Canada’s capital faced a third day of heightened security on Friday as the police searched to find out whether the man who shot and killed a soldier and charged into the Parliament building had got help in plotting his attack.
Groups of Ottawa residents gathered early around the national war memorial where the soldier, Nathan Cirillo, 24, was slain on Wednesday at the start of a brazen daylight attack by a man police identified as Michael Zehaf-Bibeau, a 32-year-old Canadian citizen.
“I feel tremendous sadness,” said April Hall, 43, a doctor from London, Ontario, as she sat near the monument wiping tears from her eyes. “This is a memorial to those who sacrificed their lives for Canada, and there was a sacrifice right here on the spot,” said Hall.
The attack by Zehaf-Bibeau, who according to US sources was a recent convert to Islam, came two days after another incident in Quebec, in which Martin Rouleau, 25 and also a recent convert, drove over two soldiers, killing one.
Both men were shot dead by security officers.
The attacks on soldiers came during a week when the Canadian military sent six jet fighters to the Middle East to take part in a campaign of the air strikes against Islamic State militants.
The police said Zehaf-Bibeau had travelled to Ottawa seeking a passport and that he had intended to travel to Syria, a hot spot of Islamic State activity.
Canadian officials vowed to continue their military efforts and on Friday two long-range patrol aircraft were due to depart from Nova Scotia for the Middle East.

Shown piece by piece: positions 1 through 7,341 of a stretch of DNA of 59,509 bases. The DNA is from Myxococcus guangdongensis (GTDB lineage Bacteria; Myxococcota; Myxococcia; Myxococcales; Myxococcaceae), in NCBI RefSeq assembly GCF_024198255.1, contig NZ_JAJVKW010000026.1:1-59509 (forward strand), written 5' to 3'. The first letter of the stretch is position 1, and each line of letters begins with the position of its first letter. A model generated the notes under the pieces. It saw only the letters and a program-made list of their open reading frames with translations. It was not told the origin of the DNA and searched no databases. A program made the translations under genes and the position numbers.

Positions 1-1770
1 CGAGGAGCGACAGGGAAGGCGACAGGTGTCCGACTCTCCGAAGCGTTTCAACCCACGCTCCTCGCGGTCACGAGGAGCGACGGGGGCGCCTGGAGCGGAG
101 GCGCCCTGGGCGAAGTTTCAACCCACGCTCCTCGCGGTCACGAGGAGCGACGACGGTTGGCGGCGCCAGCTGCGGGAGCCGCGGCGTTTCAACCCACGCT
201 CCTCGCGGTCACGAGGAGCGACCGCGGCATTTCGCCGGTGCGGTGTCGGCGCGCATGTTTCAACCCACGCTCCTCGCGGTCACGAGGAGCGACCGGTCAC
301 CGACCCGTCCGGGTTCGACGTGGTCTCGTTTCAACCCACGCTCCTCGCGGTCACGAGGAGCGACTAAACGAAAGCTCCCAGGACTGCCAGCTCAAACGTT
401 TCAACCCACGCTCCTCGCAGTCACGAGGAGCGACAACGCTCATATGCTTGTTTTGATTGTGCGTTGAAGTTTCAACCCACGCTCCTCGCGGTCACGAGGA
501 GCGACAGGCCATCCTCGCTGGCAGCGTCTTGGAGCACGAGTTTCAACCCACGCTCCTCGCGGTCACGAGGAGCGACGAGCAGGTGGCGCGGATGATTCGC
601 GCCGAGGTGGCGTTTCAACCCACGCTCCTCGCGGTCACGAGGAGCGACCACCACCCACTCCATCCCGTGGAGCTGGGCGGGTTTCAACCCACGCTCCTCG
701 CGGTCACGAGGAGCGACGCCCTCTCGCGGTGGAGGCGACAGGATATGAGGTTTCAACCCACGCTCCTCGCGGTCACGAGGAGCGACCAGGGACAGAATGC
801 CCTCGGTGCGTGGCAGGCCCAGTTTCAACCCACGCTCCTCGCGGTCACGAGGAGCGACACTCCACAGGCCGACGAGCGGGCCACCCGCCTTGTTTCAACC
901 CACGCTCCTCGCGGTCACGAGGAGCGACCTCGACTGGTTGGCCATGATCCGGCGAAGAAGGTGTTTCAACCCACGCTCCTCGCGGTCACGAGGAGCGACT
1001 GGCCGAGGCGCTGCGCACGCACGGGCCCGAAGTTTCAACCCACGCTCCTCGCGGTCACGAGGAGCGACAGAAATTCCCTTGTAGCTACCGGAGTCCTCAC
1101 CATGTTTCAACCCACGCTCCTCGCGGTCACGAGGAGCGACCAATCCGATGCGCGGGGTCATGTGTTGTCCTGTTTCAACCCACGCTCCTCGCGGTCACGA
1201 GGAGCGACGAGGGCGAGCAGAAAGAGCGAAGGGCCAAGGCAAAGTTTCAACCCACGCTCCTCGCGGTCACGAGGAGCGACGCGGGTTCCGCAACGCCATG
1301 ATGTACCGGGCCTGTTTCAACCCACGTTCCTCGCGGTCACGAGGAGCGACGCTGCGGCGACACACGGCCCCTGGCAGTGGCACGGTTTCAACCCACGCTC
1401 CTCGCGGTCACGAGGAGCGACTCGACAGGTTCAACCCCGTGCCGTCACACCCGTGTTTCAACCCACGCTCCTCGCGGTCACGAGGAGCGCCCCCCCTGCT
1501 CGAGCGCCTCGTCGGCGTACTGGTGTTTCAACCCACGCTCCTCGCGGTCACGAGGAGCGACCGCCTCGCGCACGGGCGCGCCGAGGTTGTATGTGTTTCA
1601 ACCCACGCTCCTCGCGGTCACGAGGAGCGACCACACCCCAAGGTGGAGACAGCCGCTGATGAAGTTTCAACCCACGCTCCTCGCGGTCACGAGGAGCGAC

Separately on Friday, Turkish officials reported that an unidentified yellow powder was found at the Canadian consulate in Istanbul, with the German and Belgian consulates receiving similar packages, according to the Turkish media.
‘A REAL SHAME’
Police were stationed at regular points along the wall surrounding the Parliament buildings in Ottawa, where metal barricades blocked the entrances to an area popular with tourists.
Bouquets of flowers were stuck into the gate’s scrollwork, as workers and visitors adapted to the tighter security restrictions in a city normally proud of its openness.
“It is a real shame,” said Ian Campbell, 57, a government worker. “I don’t know how you stop somebody from doing this kind of thing.”
Officials planned to move Cirillo’s body from Ottawa to his hometown of Hamilton, Ontario, on Friday, along a 500-kilometre stretch of highway called the ‘Highway of Heroes’ in honour of soldiers.
Royal Canadian Mounted Police commissioner Bob Paulson on Thursday said investigators had linked Zehaf-Bibeau to someone charged with what he called a terrorist-related offence. He did not give details other than saying that Zehaf-Bibeau’s email was found in the hard drive of that person, but vowed to rapidly learn if others had helped Zehaf-Bibeau plan his attack. Zehaf-Bibeau, who was born in Montreal, had lived in Calgary for a period, according to the police.